For most people with ADHD, symptoms have been present in some capacity since childhood. There may have been an event or developmental phase when symptoms were more apparent (going to college or becoming a parent are common), but with some investigating, a pattern of symptoms can be identified even if it wasn’t at the time. Things like having a messy backpack, teachers commenting “bright, but doesn’t apply themselves”, or behavioral issues can be a clue. 

On the other hand, if symptoms started in response to a major stressor, anxiety might be the correct label. Keep in mind, again, that ADHD symptoms can be present for many years and seem to “show up” after a stressor because of a phenomenon called masking, where people with ADHD 

  • What seems to help this feeling? Managing stress or finding behavioral supports?

Thought it can be a frustrating process of trial and error, some people find the best way to pinpoint these symptoms is by noticing them, and experimenting with different coping strategies. 

Try out strategies targeted for either ADHD or anxiety, and take note of how you respond to each. With time, you’ll learn what strategies work for you, and how to know when to employ each oen. 

  • What’s happening in my body? What sensations can I pinpoint?

While it seems basic, understanding what’s happening for you is a vital step. With both anxiety and ADHD, a hallmark characteristic is simply moving too quickly through things. 

Slow down, and try to learn the cues your brain and body are sending out. 

  • Can I tie this to anything else going on in my life? 

Mental health symptoms can have a way of feeling like they come out of nowhere. Sometimes that’s true, but in many cases if we are checking in with ourselves regularly, we might notice patterns when symptoms feel more challenging. 

Sleep changes, environmental stressors, work or home stress, traumatic experiences, and so many more experiences can increase symptoms of anxiety or ADHD. Try to pinpoint as much as you can, and give yourself support where you’re able. 

Maybe it’s time to slow down at work or ask for help managing household tasks. Even if it’s temporary, easing up on yourself in one area can give you the space to explore what led to the challenges. 

When ADHD Leads to Anxiety 

To further complicate this diagnostic picture, there are some cases where a person has ADHD, and the ongoing challenges and complications of those symptoms actually develop into an anxiety disorder. This is especially common in people who were diagnosed with ADHD later in life, and therefore likely went without proper support. 

To illustrate this, let’s take an example of a person who experiences distractibility or easily forgetting things as a symptom of ADHD. For this example, let’s say they are a young professional who works in a position that handles sensitive information that requires strong attention to detail.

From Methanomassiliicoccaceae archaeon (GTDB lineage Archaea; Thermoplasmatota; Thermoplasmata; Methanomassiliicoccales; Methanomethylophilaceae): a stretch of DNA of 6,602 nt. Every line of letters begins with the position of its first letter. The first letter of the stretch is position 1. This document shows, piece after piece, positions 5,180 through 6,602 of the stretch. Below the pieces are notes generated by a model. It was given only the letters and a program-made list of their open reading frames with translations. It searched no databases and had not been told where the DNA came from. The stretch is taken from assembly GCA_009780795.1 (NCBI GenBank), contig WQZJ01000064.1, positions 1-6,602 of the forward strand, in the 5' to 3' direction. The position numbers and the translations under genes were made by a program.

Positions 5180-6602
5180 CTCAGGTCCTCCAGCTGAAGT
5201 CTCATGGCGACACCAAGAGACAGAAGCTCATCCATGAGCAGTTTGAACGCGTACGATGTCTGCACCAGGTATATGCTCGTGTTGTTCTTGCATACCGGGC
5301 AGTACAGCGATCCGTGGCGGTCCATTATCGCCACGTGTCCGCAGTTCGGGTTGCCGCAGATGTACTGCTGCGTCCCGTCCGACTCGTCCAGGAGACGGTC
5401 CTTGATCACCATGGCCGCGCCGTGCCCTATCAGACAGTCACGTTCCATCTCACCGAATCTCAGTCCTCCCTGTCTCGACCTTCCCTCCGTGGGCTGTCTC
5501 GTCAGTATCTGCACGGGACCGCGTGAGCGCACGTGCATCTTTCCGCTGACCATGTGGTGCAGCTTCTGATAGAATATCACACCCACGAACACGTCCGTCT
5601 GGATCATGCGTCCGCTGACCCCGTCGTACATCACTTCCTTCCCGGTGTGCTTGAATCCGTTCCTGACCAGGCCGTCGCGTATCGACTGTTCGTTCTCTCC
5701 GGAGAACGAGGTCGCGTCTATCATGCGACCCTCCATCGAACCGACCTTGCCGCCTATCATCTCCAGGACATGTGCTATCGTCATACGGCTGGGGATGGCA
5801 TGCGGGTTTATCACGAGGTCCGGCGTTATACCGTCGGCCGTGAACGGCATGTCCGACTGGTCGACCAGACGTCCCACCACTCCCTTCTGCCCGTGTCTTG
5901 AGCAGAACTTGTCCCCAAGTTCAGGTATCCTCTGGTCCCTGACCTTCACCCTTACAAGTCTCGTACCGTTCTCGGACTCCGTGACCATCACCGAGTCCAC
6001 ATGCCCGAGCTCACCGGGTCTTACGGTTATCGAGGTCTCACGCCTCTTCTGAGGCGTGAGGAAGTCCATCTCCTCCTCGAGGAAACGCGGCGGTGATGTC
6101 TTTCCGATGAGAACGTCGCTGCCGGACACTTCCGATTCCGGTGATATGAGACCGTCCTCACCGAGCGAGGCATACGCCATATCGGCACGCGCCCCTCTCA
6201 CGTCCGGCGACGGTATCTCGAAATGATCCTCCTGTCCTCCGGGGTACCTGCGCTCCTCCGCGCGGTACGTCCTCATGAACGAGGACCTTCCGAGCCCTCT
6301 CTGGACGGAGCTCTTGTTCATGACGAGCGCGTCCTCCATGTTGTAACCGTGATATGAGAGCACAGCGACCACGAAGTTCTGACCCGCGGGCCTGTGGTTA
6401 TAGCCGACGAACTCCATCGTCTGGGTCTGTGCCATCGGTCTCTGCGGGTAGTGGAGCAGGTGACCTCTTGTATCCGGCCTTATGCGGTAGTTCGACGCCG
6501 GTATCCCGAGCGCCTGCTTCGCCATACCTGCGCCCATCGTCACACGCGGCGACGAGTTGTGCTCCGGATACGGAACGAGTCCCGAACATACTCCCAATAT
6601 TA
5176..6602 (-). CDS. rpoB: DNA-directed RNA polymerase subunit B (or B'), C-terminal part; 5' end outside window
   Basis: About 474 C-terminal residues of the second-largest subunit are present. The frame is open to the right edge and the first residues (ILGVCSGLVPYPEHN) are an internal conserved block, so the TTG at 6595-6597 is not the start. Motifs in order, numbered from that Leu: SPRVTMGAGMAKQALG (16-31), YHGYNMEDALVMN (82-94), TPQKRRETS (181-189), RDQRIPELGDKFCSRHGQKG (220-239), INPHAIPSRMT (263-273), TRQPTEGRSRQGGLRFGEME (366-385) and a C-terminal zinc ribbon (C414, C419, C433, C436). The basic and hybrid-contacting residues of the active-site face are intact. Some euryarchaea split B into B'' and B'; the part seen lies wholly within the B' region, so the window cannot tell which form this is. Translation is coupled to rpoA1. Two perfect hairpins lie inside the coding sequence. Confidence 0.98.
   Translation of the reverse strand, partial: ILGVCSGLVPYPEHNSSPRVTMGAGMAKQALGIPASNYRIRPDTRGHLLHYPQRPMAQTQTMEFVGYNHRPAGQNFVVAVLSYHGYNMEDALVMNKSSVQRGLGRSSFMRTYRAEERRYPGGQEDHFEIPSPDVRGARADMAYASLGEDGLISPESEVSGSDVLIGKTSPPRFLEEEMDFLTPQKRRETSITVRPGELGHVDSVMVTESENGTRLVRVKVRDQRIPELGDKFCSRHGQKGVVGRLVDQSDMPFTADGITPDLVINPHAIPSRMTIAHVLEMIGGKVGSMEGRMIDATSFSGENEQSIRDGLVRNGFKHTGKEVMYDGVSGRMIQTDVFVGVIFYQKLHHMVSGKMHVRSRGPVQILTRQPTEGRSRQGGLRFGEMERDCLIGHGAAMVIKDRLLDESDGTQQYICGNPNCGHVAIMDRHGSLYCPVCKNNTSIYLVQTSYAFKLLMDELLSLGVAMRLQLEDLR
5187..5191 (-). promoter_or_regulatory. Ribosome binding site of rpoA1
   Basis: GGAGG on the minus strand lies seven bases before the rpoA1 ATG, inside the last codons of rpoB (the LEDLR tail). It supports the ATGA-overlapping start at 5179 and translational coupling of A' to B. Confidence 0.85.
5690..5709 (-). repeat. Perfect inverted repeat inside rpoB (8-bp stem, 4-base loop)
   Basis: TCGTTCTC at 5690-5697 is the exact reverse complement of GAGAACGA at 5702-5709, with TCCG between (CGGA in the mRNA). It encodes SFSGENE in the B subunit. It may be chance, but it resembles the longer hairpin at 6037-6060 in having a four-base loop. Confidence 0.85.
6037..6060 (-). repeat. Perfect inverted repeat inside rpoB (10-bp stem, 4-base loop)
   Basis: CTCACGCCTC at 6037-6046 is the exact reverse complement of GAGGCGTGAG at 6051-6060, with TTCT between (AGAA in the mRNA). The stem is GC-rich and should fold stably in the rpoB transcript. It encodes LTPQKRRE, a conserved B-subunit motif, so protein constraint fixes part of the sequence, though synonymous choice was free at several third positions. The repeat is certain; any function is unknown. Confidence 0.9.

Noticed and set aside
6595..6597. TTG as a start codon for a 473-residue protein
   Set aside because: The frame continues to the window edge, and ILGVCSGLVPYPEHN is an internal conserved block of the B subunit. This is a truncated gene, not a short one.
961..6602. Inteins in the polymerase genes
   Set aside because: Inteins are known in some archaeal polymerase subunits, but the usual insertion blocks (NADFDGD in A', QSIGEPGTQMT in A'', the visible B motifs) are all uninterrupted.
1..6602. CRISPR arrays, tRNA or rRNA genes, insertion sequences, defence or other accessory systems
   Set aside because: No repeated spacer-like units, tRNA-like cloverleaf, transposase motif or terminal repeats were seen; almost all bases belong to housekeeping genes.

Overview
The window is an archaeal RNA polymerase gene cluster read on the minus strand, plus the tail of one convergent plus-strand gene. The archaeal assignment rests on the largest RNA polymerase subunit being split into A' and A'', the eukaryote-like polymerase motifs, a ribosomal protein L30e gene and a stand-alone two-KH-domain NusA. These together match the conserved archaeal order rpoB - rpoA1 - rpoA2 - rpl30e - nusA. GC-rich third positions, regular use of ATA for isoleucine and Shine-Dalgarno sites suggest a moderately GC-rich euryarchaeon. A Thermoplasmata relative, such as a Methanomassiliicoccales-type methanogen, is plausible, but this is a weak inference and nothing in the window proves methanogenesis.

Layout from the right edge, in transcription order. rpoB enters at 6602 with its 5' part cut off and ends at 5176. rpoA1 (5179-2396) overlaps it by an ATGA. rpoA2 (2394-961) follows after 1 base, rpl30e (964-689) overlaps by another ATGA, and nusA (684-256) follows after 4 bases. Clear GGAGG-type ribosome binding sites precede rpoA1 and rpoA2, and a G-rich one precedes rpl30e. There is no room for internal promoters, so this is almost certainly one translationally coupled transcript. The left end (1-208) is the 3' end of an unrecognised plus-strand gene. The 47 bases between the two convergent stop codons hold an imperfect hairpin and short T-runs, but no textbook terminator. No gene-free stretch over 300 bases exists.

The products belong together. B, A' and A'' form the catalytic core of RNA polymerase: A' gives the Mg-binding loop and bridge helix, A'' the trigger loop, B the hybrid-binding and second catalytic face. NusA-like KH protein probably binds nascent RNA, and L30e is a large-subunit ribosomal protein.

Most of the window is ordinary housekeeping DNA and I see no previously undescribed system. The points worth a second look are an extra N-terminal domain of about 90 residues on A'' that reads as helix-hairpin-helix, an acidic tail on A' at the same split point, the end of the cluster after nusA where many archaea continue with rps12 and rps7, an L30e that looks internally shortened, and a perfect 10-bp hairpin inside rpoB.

They know they are likely to make errors because they become distracted or forgetful; maybe it’s happened before and they were reprimanded for the mistake. In order to not experience that again, they may start to become hyper-focused on not making a mistake- checking and rechecking, worrying about whether they made a mistake and will get called to the bosses’ office the next morning, or lose their job. The stress and anxiety of hoping they never make a mistake might even lead to…you guessed it…making more mistakes! 

If this anxiety is ongoing and impacting their daily life, they’ll likely meet the criteria for an anxiety disorder as well. It’s a challenging combination (and a bit like a game of “chicken or the egg” in some cases), but once you can understand the mechanism behind a symptom, the treatment becomes much more clear and effective.  

Gender bias in diagnosing

We discussed how diagnostics can be challenging, often relating to the inherent ambiguity of symptoms and diagnostic labels. Another major factor in why anxiety and ADHD can be misdiagnosed comes from a gender bias in both reporting and diagnosing. 

There’s no difference in gender when it comes to the diagnostic criteria in the DSM. But we know now that many mental health conditions can look different based on gender expression. Specifically, we’ll focus on people who are assigned female at birth (AFAB). 

Many people, (even some mental health professionals!) are under the impression that ADHD always looks like obvious impulsivity, “bouncing off the walls”, poor academic performance, and behavioral issues. There are so many cases (especially in AFAB people) where this simply isn’t true. In fact, they can even look like the polar opposite of this on the surface, often withdrawn, anxious, and perfectly following the rules.